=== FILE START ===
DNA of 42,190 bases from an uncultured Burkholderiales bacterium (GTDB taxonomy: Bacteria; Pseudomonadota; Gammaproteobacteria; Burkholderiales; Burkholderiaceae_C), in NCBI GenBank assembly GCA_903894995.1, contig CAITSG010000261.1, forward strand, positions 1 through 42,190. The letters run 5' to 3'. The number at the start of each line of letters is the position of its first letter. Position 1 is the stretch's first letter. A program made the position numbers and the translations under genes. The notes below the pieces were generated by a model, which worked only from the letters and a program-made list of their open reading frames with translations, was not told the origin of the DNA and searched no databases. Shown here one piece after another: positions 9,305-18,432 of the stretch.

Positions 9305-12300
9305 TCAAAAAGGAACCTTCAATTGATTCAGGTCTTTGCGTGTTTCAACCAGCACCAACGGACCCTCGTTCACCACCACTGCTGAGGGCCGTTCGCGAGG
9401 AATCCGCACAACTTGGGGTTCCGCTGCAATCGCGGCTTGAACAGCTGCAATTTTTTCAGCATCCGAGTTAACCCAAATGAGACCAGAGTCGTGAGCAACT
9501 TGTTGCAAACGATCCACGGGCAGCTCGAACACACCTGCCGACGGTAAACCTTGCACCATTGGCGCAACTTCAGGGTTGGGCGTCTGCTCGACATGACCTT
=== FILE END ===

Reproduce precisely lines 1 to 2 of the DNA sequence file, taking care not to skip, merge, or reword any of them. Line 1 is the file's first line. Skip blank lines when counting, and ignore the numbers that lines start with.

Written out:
DNA of 42,190 bases from an uncultured Burkholderiales bacterium (GTDB taxonomy: Bacteria; Pseudomonadota; Gammaproteobacteria; Burkholderiales; Burkholderiaceae_C), in NCBI GenBank assembly GCA_903894995.1, contig CAITSG010000261.1, forward strand, positions 1 through 42,190. The letters run 5' to 3'. The number at the start of each line of letters is the position of its first letter. Position 1 is the stretch's first letter. A program made the position numbers and the translations under genes. The notes below the pieces were generated by a model, which worked only from the letters and a program-made list of their open reading frames with translations, was not told the origin of the DNA and searched no databases. Shown here one piece after another: positions 9,305-18,432 of the stretch.

Positions 9305-12300